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New powder coater. Hi.

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  • non-stick
    replied
    your adhesion should be ok with your current process. I always try to do some sort of mechanical adhesion prep as opposed to just the chemical. 200 might be a bit to agressive a profile, so stick with the 400 for now. Once you get your sandblaster, you can skip that one alltogether. As for the lab-metal, make sure it is dry and fully set before powder coating. Just remember that this stuff is very tough to sand, so don't go putting a big glob of it down hoping to take it down like you would bondo. Other than that... I don't see any major issues flying your way. Have fun and of course.... we wanna see some pictures of finished parts

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  • Stytooner
    replied
    I only ordered the iron phosphate as a cleaner. This is what was recommended for aluminum as well as steel on this site. The chromate was listed as a finish that could be applied to aluminum, if I read this right. I do notice in some of the threads, that chromate is the suggested prep by the experienced guys. If I don't get good results initially, I will order this next time.
    I mill these aluminum parts with holes and cut the parts to the size I need with a bandsaw. Prior to polishing, I had always sanded these completely to 400 grit with a random orbital sander. Would this surface, along with the phosphate bath give me enough adhesion? Should I only sand to 220?
    Just curious as to your recommendations. The sale of these parts are what will afford me a blasting rig, but I need a method that will get me at least good adhesion other than sandblasting initially.

    I purchased some of the "Lab Metal" to use at the rear corner of the guard tails where there is a bend. I want to use this to seal this crack. It won't be but maybe a 1/16" bead tops. Do I P/C with this stuff freshly applied (read wet) and hope that enough powder will stick to it? Do I cure the lab metal first and hope that it will hold enough powder to be coated? Anyone technically savvy or have experience with this Lab Metal and P/Cing?
    Thanks a lot Guys.

    Leave a comment:


  • non-stick
    replied
    I can't say as I've ever had the pleasure of coating pop rivets before... but see very little in the way of problems for you with them. I'd certainly suggest not doing bolt heads for the reason that they will be under a tremendous amount of stress during your application. As for the sandblasting.... if you have an option to use one for surface modification (adhesion) it always best. Did you order any chromate then? Just curious. Seems to me to be a part that's going to see a few bumps and bruises, so you might want to go that extra step to assure a good grip of the powder. Good luck with your new "toys" on the 2nd and by all means... we LOVE pictures! Oh.... by the way, thank you soooo much for reading the posts before you ask, it's a good thing ..... Russ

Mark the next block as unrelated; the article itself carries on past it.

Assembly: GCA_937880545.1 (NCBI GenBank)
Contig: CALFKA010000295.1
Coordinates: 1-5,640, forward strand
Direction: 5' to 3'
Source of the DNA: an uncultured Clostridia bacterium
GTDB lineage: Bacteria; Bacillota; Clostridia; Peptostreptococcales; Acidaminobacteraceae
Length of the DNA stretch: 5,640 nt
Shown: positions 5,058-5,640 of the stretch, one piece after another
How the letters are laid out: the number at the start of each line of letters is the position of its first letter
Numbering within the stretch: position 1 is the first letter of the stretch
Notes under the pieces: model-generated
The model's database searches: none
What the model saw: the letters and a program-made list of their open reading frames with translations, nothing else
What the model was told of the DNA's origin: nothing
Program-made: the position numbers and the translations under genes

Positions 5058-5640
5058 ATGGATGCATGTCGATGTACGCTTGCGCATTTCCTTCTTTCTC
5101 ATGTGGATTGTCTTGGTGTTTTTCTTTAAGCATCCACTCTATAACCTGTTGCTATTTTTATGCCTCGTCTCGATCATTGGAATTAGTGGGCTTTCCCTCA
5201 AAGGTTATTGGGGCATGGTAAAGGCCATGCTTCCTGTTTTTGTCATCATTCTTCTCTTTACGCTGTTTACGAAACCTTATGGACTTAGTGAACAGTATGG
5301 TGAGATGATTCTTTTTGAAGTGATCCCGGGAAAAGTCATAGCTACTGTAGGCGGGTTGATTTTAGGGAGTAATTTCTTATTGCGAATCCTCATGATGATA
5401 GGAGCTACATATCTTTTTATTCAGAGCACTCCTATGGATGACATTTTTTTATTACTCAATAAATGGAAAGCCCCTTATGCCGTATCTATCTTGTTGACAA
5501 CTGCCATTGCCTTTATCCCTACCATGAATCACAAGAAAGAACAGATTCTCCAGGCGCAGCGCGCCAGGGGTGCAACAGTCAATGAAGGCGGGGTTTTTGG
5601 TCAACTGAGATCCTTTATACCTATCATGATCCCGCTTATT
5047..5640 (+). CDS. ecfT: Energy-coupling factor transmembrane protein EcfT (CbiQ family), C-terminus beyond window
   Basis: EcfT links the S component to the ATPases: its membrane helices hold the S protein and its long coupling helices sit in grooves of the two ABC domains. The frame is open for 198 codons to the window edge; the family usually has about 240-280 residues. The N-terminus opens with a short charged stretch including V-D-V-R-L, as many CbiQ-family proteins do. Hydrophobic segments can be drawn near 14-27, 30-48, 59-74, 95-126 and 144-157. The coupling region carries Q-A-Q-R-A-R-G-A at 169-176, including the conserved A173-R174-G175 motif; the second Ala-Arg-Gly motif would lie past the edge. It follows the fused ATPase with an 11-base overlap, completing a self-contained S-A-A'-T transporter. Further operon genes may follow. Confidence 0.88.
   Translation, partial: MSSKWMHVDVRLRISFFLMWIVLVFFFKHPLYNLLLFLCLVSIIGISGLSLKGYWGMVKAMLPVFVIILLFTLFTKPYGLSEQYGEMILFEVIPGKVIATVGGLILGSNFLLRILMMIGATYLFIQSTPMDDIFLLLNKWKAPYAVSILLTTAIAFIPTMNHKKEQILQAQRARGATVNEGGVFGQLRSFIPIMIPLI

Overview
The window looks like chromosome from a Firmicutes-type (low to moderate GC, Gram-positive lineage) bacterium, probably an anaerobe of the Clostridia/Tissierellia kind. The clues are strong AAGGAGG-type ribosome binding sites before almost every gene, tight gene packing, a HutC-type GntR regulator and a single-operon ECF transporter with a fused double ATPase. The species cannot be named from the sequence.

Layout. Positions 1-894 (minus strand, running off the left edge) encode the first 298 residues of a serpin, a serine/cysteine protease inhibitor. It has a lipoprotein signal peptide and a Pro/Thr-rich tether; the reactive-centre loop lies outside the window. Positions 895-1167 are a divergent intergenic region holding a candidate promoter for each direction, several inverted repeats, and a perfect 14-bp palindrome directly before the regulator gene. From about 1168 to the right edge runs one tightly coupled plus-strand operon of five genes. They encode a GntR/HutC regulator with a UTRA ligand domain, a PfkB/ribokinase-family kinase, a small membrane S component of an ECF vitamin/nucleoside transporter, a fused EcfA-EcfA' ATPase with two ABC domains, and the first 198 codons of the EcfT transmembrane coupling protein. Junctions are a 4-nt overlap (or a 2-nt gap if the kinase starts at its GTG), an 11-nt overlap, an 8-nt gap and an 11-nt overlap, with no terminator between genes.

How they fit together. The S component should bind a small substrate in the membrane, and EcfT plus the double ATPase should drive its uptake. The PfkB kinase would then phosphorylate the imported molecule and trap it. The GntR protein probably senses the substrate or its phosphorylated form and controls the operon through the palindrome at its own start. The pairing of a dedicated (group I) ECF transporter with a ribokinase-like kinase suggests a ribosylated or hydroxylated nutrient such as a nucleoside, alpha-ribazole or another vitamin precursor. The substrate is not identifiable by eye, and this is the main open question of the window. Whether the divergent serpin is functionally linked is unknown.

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  • Stytooner
    replied
    Thanks for the welcome and the answers. My supplies are due in on the 2nd of Jan. so I hope to be posting a few pics shortly afterward.
    I may want to get into sandblasting at some point. Most of the aluminum that will be cooking is new and would only need cleaning. I am sure that I will have other things that need doing. Sandblasting seems to be a good way to prep some rough surfaces and strip paint, like for a car wheel.
    I am still reading through as many posts as I can and gaining lots of valuable info. Thanks for having such a great forum to go along with such cool products for finishing stuff.


    Oh. If you will notice the pop rivets in the pics above, I would like these to be coated the same finish as the tail on the guards. Has anyone ever done up a batch of rivets?
    The ones in the aluminum portion will get done when its coated, but the ones through the polycarbonate should be the same flavor. Opinions or ideas on this?
    Thanks.

    Leave a comment:


  • non-stick
    replied
    Let's do the ol "cut and paste" of which I've become so fond of lately

    ""Hi and Merry Christmas to all. I have just purchased a powder coating kit and some primer and powders. I have a few questions."" .... welcome to our little family and happy holidays to you as well. Glad you're here.

    "" Will the manual come with tips and such describing how you get the parts from the spray booths to the oven? How to handle the parts? How to remove parts from the oven incase I want to fire multiple items without letting the oven cool?""..... there are many posts concerning this process in these very threads. There will also be a book coming out VERY shortly for all of your hobbyists available on this site. Look through the threads and the Tips and Tricks section for help in that answer.... I have no doubt it's here.